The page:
Everything Parents Need to Know About the New Peanut Allergy Drug
Palforzia, the first drug approved by the FDA to treat peanut allergies, isn't a cure, but it's a breakthrough when it comes to caring for kids with severe food allergies. Here's how it works, the side effects, and how much it costs.
If your child has a food allergy, you know what it's like to live with worry about accidental exposure and life-threatening reactions. Now the U.S. Food and Drug Administration (FDA) has approved the first drug for peanut allergies in children—and while it's not a cure, it can definitely help a lot of families rest easier.
The drug, called Palforzia, is approved for kids ages 4-17 who have been diagnosed with a peanut allergy. It's a powder made from peanuts that's given in increasing doses over a period of time. The goal of the drug is to boost kids' tolerance, reducing the severity of allergic reactions if they accidentally eat or come into contact with peanut protein. In research, 67 percent of people who completed the dosing (and were on a maintenance dose for six months) could withstand the equivalent of two peanuts in an oral challenge with no more than mild allergic symptoms.
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"It's extremely exciting," says Scott Sicherer, M.D., a professor of pediatrics and director of the Jaffe Food Allergy Institute at the Icahn School of Medicine at Mount Sinai in New York. "It's hopefully the first in a long line of options for people with food allergies."
Dr. Sicherer cautions that this drug does not mean kids with peanut allergies can start eating peanuts, be less careful about coming into contact with peanuts, or stop carrying their EpiPen. Kids must still eat a peanut-free diet and families still need to take all the usual precautions. But for kids who are sensitive to even tiny amounts, the drug can help lessen daily stress and fear. "This drug provides an extra level of safety day to day," says Dr. Sicherer.
Here's how Palforzia works: The powder is mixed and eaten with foods such as applesauce, yogurt, or pudding, and given in increasing doses over the course of several months. Kids get the first dose of the drug under medical supervision, as well as each time the dose is increased. If they're tolerating a certain dose, they can take it at home, returning to the health care setting every two weeks to get the next level. Once they've reached the maximum dose—the equivalent of one peanut—they'll need to continue a daily maintenance dose indefinitely.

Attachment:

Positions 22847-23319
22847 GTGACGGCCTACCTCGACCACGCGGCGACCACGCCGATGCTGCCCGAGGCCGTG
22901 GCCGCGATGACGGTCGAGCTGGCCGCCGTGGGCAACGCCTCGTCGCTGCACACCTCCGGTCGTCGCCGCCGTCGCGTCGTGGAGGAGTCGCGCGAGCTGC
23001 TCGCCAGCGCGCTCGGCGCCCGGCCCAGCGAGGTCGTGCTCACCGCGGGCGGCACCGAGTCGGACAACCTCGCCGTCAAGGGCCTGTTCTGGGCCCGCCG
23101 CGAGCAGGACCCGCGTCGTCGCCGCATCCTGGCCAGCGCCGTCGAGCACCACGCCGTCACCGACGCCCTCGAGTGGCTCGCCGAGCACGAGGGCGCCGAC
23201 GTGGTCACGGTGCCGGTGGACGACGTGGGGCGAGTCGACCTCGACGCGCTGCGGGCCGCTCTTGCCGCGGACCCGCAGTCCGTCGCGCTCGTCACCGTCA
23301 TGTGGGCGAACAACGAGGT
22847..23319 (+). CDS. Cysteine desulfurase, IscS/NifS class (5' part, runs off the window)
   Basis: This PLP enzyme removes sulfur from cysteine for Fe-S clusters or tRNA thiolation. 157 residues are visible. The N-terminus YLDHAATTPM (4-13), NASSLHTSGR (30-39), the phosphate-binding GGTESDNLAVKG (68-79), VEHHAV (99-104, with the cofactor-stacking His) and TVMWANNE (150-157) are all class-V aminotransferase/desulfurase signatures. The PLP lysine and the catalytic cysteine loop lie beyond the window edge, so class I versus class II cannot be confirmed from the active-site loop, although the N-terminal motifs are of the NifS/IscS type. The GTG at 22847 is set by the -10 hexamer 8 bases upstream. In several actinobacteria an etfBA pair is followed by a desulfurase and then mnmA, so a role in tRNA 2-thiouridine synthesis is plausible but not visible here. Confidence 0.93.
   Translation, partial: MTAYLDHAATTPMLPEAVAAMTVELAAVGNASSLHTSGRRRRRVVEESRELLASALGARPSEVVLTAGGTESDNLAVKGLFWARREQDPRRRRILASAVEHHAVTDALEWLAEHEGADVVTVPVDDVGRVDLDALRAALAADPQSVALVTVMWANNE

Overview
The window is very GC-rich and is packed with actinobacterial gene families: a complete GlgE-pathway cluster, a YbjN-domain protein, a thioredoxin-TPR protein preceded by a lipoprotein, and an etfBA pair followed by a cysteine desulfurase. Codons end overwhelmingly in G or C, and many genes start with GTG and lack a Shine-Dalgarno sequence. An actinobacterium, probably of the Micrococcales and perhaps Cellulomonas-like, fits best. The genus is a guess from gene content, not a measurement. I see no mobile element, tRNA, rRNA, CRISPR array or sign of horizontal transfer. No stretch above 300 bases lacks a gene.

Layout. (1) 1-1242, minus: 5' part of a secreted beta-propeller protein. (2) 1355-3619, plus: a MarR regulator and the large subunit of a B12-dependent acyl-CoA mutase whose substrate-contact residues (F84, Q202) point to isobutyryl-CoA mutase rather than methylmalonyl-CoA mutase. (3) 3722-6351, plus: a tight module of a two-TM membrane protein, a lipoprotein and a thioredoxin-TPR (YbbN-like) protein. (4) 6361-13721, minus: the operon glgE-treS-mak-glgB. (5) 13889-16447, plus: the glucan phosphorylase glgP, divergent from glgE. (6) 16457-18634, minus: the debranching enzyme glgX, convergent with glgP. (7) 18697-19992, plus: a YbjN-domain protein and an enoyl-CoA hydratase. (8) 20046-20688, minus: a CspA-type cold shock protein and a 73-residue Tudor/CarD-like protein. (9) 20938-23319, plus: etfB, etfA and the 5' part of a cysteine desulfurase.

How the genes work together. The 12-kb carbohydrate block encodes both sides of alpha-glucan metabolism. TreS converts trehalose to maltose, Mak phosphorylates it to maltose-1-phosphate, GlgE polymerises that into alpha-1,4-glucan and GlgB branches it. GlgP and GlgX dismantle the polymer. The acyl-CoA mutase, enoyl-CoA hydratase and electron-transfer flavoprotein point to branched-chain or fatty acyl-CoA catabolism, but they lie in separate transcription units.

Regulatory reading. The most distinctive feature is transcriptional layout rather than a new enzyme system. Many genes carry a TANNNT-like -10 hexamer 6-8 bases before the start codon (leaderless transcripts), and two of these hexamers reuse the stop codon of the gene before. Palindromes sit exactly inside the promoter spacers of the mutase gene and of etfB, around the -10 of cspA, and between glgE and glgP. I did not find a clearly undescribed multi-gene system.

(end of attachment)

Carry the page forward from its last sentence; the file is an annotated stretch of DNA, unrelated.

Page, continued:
Since the drug is made from peanuts, there are risks to taking it. According to the FDA, common side effects include things like abdominal pain, vomiting, nausea, tingling in the mouth, itching, cough, and runny nose. Hives, throat irritation and tightness, wheezing, shortness of breath, and anaphylaxis (a potentially life-threatening reaction) can happen too. That's why kids take many of the doses under medical supervision—and why families must have an epinephrine auto-injector on hand when giving it at home.
The cost of the drug is set at $890 per month, but there will be a patient co-pay assistance program that could drop the out-of-pocket cost to as low as $20 per month, according to Aimmune Therapeutics, the company that makes Palforzia. The FDA says the drug will only be available through specially certified health care settings.
Peanut allergy, one of the most common food allergies, affects about 1 million kids in the U.S. Unlike with some food allergies, very few kids will ever outgrow it.
Sally Kuzemchak, M.S., R.D., is a registered dietitian, Parents Contributing Editor, and mom of two who blogs at Real Mom Nutrition, a no-judgements zone about feeding a family. She is the author of The 101 Healthiest Foods For Kids and Cooking Light Dinnertime Survival Guide. You can follow her on Facebook, Pinterest, and Instagram. In her spare time, she loads and unloads the dishwasher. Then loads it again.